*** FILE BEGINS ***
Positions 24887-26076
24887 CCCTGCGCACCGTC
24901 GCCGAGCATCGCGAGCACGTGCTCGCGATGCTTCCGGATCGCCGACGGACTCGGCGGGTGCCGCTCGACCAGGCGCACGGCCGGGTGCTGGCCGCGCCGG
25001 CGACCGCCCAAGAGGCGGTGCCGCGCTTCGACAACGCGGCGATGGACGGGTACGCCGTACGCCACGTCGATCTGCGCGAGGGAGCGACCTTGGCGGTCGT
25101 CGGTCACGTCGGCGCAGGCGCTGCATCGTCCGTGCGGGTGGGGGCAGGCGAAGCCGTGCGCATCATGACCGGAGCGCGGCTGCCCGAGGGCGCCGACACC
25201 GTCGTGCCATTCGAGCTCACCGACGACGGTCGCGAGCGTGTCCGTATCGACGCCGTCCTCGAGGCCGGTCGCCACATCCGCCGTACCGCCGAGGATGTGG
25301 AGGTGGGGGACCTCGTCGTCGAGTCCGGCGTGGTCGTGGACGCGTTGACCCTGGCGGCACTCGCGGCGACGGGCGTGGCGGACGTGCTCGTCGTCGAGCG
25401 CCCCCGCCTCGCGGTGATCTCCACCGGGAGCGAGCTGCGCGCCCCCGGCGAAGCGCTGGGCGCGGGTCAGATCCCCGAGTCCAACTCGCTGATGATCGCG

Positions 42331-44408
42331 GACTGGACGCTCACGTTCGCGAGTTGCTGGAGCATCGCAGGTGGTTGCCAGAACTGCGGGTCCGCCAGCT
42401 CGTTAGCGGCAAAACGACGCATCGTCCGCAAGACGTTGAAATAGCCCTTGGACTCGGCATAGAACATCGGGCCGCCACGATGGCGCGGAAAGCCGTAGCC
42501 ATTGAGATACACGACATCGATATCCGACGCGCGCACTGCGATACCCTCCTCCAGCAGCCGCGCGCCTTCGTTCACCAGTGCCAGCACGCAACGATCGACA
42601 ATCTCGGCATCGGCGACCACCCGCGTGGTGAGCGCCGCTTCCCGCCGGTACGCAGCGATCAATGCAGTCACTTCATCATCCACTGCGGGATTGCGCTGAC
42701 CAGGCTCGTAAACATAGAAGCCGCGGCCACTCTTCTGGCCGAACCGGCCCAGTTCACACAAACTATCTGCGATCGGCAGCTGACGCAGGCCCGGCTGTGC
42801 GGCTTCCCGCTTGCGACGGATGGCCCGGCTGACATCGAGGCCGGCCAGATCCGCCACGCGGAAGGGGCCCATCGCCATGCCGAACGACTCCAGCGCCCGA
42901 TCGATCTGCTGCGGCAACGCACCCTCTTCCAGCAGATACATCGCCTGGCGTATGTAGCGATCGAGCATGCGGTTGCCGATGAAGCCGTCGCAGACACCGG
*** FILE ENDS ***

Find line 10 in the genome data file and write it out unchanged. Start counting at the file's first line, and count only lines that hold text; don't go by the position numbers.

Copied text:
42331 GACTGGACGCTCACGTTCGCGAGTTGCTGGAGCATCGCAGGTGGTTGCCAGAACTGCGGGTCCGCCAGCT